Wascatlady
Wascatlady

@atlmom @trifecta_ He will soon be in a place where less than 10% of his classmates will be interested in the lives of bees.  Better teach him how to play Grand Theft Auto.  He won't be in a class of one.

Astropig
Astropig

@trifecta_


The opt out movement is just more helicopter parenting gone radical. I guess that these parents will intervene  in their kids careers down the road to "protect" them from deadlines,demands and bosses that they don't agree with.

redweather
redweather

First observation:  Boredom is an attitude. Get over it.

Second Observation: People like Mr. Goyal seem to be under the impression that the world must accommodate them. Only narcissists, which I'm afraid most members of his generation are to one degree or another, think this way.  

atlmom
atlmom

@redweather wow.  they couldn't do more to make kids bored, and you think it's an attitude?  there are so many kids super duper bored, gifted kids completely not getting what they should be getting.  it's not an attitude.  it's not easy to make learning fun.


but why do we put kids together just by ages?  why not by what they want to learn?

atlmom
atlmom

@Astropig @redweather totally and completely wrong.  read about unschoolers and how they are in college and doing great things in the world.

Astropig
Astropig

@atlmom @Astropig @redweather


I can see that you have the world's most special snowflake.


I'm going to send you a coupon for helicopter oil.You're going to need a lot of it.

Astropig
Astropig

@redweather


Could.Not.Agree.More. 


Allowing the students to essentially design and engage  with only the "interesting" and "exciting","fun" parts of the educational process is a recipe for disaster.Kids need structure and direction.Students will push the easy button way too frequently when it is there to push. His proposals would, in large part, water down the already watered down learning experience to what would be semi-organized play time and socialization exercises that would leave students dangerously unprepared for a working career or the ability to solve life's thornier problems of home and family later in life.


Sometimes learning things is just not fun.It can be work. It can be repetitive and boring.I wish that this was not the case,but it is what it is. It really stuck in my craw that he complains that some kids are sleep deprived. Dammit! Learn some self discipline! Turn the phone off,turn the TV off,stop texting and get some sleep!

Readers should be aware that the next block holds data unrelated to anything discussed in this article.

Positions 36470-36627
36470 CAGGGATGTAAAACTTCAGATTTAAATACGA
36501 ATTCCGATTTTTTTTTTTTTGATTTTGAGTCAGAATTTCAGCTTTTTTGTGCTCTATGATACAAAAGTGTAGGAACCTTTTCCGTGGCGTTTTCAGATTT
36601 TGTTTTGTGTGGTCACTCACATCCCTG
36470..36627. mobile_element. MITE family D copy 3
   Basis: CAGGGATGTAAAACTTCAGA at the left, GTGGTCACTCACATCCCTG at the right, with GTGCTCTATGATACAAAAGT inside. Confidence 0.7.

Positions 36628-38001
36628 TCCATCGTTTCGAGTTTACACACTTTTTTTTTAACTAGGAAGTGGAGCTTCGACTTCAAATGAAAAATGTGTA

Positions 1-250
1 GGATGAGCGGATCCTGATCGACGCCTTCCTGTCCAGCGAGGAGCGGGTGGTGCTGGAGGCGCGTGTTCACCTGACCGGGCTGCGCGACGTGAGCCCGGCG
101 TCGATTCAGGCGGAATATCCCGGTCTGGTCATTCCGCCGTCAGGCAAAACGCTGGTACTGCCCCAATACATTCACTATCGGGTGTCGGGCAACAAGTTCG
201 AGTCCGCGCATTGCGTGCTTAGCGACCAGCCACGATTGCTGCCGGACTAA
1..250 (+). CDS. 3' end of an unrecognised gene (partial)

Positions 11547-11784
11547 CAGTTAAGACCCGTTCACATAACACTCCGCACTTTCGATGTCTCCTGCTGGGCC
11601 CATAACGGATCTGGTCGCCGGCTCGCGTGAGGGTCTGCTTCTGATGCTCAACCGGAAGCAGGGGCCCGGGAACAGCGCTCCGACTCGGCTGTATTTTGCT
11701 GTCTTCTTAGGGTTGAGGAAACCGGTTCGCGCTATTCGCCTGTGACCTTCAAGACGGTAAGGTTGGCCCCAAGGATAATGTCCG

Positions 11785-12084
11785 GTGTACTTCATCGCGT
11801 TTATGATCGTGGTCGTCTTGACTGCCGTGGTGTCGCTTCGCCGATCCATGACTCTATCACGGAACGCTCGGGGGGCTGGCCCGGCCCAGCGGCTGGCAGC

taylor48
taylor48

You can't have it both ways. You can't say, "schools need to let kids develop their own innate creativity," while at the same time say, "all students must take a standardized fill in the bubble test to show whether their teachers are effective." If we're going to use standardized tests to determine whether students are learning, then our curriculum is forced to be somewhat standardized. I teach at a school that's just been recognized for its high test scores, but, honestly, I wouldn't want to teach a testing grade. Their scores are analyzed constantly, and if a grade level doesn't measure up, then admin comes down on them expecting even more test prep. My own kids go to a school where the scores aren't as high, but their education is far more well rounded. So, the question remains, what, ultimately, do people want? High test scores and a more standardized curriculum? Or lower test scores, but more chances for students to develop their interests?

ETA: The Philly Free School only has 61 students in grades K-12, so it appears that people aren't racing to it's "kids can learn whatever they want" policy.

atlmom
atlmom

@taylor48 why do you think that?  the school my kid will go to in the fall will have 90 kids in the high school.  they don't want too many kids.  there is a waiting list.